December 14, 2010
  • OH bike commuter

    Yes that is a travesty and Sundance should have done its homework. Next thing you know they will be honoring the fake Nobel winner the Chinese put up, and the fake dali lama wannabe. While they’re at it probably should honor all the clean coal power plants that are online now, and the management foresight of the old GM.

    December 14, 2010
  • Filmjerk

    A.) Its a stolen idea in the format from a 30 year old PBS style nature show. Minus two for creativity right off the bat.

    B.) Why is it in the Sundance Doc Section of all places. Its been on youtube forever and it even calls itself a mockumentary. So its the doc short section? Huh?

    c.) Advertising has been stealing from art for years but at least Partizan or DDB should have had the smarts to offer the Job to Mr. Bahrani in the first place. Ignoring everything else PLASTIC BAG is just a Better film then MAJESTIC PLASTIC BAG. Hiring the man himself would have made the difference and avoided the issue. Instead they get a substandard film that people are calling a rip off. Classy advertising. WWDDD? What would Don Draper do?

    December 14, 2010
  • Jon Spielberg

    I showed both of these to my film students and the universal response was “WTF!”, followed by a request to bring in a lawyer for a seminar on rights, fair use and “how to sue the bastards”. Blatant theft in the service of a “good cause” is not justified. The class consensus was that at a minimum the Bahrani film should have been credited, and the proper move would have been to hire Bahrani to create a wonderful and new project for the campaign in the first place.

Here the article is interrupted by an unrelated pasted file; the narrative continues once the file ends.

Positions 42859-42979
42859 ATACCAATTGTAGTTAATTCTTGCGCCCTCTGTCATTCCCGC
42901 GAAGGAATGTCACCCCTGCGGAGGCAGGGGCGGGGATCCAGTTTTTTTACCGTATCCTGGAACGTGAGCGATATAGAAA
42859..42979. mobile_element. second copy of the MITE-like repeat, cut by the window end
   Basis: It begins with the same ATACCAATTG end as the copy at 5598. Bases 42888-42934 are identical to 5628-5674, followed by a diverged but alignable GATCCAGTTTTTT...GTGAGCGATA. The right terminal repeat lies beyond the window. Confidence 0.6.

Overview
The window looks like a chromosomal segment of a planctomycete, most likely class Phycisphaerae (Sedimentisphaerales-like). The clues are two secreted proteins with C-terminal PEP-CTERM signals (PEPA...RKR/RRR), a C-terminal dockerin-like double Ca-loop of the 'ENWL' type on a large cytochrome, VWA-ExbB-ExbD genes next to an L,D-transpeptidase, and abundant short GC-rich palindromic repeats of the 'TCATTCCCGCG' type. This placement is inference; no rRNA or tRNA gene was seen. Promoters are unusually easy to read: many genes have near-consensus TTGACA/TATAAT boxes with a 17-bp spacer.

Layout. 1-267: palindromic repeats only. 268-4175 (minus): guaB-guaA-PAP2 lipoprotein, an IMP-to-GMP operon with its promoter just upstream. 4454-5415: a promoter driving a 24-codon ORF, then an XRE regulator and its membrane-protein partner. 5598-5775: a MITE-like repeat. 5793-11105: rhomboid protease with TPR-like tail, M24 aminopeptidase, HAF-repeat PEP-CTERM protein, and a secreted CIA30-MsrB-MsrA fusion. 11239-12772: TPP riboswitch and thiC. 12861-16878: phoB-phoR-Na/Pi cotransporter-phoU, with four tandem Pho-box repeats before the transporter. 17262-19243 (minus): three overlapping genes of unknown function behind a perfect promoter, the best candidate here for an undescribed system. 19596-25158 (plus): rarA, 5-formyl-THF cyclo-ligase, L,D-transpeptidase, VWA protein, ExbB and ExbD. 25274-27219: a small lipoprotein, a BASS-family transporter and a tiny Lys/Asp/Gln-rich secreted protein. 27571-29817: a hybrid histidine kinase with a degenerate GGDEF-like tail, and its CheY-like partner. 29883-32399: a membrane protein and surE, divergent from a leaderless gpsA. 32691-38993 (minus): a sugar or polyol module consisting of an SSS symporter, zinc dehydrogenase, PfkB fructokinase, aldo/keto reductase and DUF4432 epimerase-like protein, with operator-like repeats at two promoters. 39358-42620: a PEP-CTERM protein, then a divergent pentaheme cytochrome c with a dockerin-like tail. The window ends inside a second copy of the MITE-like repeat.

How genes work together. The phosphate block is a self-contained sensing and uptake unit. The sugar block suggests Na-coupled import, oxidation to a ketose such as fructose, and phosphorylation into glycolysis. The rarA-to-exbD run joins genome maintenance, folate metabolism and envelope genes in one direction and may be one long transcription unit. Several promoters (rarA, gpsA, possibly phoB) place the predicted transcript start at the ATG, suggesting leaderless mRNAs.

December 14, 2010
  • bagmad

    I think “Majestic Plastic Bag” just surfaced in a trash vortex of its own. Clean it up before it poisons the water.

    Herzog vs. Irons? Are you kidding? Herzog ate a shoe once. Irons won’t even see it coming

    December 14, 2010
  • threeseas

    The fact that ‘The Majestic Plastic Bag’ has found a spot anywhere near the Sundance Festival is beyond me. To reward this film is unethical and seems to be a blatant breach of what the Sundance Institute stands for: “Sundance Institute has always provided a space for independent artists to explore their stories free from commercial and political pressures. By providing year-round creative and financial support for the development of original stories for the screen and stage, Sundance Institute remains committed to its mission to discover and develop independent artists and audiences across the globe” —

    ‘Plastic Bag’ is an ORIGINAL story told by an independent artist. ‘The Majestic Plastic Bag’ is not original and was not made by artists. To award this film is to hang a $20 poster of Van Gogh’s Starry Night in the Met. You put paintings in Museums because they are the real thing. Let’s not get confused, because this is very simple. ‘Plastic Bag’ is the real thing. ‘The Majestic Plastic Bag’ is not.

    December 14, 2010
  • Leolo

    Its bad enough that they copied the most integral aspect of the story but they also ruined it by taking out the emotional angle and created a much less interesting piece….A clear violation and it goes to show you how little Sundance really knows…..Authority on independent films????? Please…….if they were, Slamdance would have never been created……Hope the piece gets pulled from Sundance

    December 14, 2010
  • Anonymous

    It is impossible to believe Sundance was unaware of a short film which premiered at Venice International FF, was narrated by Werner Hertzog, is an extra on Werner Hertzog’s new DVD, and was directed by a filmmaker which has multiple and varied connections to Sundance. Simply put, Sundance is promoting theft among artists and might as well seed torrents of the movies it shows. I find the wording of the Sundance wiki to be ironic, at the least: